I wonder how many versions of this editorial exist in the Crimson’s archives. The “leaders of tomorrow” never really change.
Once again we marvel at how the Founding Fathers, universally credited with such astonishing foresight in investing the Bill of Rights with liberties that have stood the test of time, somehow apparently burped and crapped the bed when it came to number two. I’ll repeat what I said the last time some op-ed writer floated a turd like this: Frankly, I’m impressed that they’re willing to try to roll it back via the proper constitutional channels instead of letting the courts do their work for them. A proposed repeal would never, ever, ever pass and the Democrats in Congress don’t have two balls between them that would let them even broach the subject with voters, but credit where credit is due. Their recommendation for what the amendment should be replaced with, I kid you not: “nuanced federal legislation.”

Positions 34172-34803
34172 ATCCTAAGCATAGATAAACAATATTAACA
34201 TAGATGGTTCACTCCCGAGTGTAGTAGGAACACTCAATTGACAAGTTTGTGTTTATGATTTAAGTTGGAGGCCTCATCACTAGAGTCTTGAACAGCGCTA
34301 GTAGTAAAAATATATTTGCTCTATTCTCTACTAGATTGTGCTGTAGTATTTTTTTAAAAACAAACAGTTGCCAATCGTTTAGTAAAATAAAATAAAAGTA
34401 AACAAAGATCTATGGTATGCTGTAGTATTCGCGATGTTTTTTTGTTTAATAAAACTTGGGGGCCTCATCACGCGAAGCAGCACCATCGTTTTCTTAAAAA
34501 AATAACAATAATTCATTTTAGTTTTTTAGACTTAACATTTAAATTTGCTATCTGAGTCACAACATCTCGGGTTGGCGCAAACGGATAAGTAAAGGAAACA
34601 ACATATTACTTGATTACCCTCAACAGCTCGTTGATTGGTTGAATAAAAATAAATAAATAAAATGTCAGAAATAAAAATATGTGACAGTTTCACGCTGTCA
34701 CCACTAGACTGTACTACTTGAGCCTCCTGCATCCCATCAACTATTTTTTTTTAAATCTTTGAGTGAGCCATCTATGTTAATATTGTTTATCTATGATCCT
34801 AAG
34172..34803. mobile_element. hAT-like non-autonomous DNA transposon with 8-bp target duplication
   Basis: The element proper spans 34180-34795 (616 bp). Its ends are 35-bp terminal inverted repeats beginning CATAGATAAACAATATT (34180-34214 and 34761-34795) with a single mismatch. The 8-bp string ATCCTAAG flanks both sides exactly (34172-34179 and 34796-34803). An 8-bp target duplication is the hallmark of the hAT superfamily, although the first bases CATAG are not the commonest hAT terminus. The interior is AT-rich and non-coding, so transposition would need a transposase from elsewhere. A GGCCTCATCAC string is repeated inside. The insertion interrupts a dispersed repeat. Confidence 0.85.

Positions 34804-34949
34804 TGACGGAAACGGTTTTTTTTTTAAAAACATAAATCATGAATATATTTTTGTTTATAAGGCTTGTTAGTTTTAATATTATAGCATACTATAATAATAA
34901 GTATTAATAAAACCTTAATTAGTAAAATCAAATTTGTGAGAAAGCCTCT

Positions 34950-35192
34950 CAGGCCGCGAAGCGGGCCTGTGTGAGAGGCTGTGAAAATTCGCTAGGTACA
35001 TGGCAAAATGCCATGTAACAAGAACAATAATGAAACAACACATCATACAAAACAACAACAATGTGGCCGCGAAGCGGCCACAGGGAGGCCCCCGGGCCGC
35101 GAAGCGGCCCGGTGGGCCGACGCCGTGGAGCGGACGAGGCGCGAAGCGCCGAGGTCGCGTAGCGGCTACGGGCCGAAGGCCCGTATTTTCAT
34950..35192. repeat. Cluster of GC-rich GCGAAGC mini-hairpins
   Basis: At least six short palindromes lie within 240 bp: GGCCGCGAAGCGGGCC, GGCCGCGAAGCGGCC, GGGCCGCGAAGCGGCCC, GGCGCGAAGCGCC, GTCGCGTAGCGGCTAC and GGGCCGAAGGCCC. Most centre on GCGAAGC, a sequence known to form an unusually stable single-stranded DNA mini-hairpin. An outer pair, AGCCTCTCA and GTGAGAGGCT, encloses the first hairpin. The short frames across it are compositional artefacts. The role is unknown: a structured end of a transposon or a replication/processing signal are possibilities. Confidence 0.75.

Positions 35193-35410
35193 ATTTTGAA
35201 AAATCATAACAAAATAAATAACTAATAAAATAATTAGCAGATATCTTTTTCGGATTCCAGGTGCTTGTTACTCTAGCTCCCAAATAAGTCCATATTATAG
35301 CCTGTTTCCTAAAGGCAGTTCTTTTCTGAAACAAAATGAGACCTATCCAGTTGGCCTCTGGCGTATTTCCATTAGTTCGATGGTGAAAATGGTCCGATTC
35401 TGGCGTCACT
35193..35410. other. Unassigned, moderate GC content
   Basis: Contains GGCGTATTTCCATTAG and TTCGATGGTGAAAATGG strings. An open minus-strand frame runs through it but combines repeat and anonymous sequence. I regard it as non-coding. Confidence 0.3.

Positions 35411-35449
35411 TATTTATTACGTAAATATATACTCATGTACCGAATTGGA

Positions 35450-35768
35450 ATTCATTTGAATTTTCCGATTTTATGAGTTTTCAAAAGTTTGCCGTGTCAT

The one point they make that I’m interested in seeing the Court address next year is the Second Amendment’s relationship to the military. In colonial times it would have been understood mainly as a right of self-defense against an oppressive national government. Now it’s understood as a defense against burglars. The left occasionally argues, in fact, that so awesome is the power of the United States military that the core purpose of the amendment has been eviscerated. Quite simply, no ragtag bunch of citizens equipped with small arms could possibly repulse a threat from them. Really? How’s that working out in Iraq?
Stay tuned next week as the Crimson will presumably make a similar public-safety case for expanding the war on drugs. If only we make them super illegal, they’re bound to disappear. Exit question: Like Ayaan says, what are they learning there?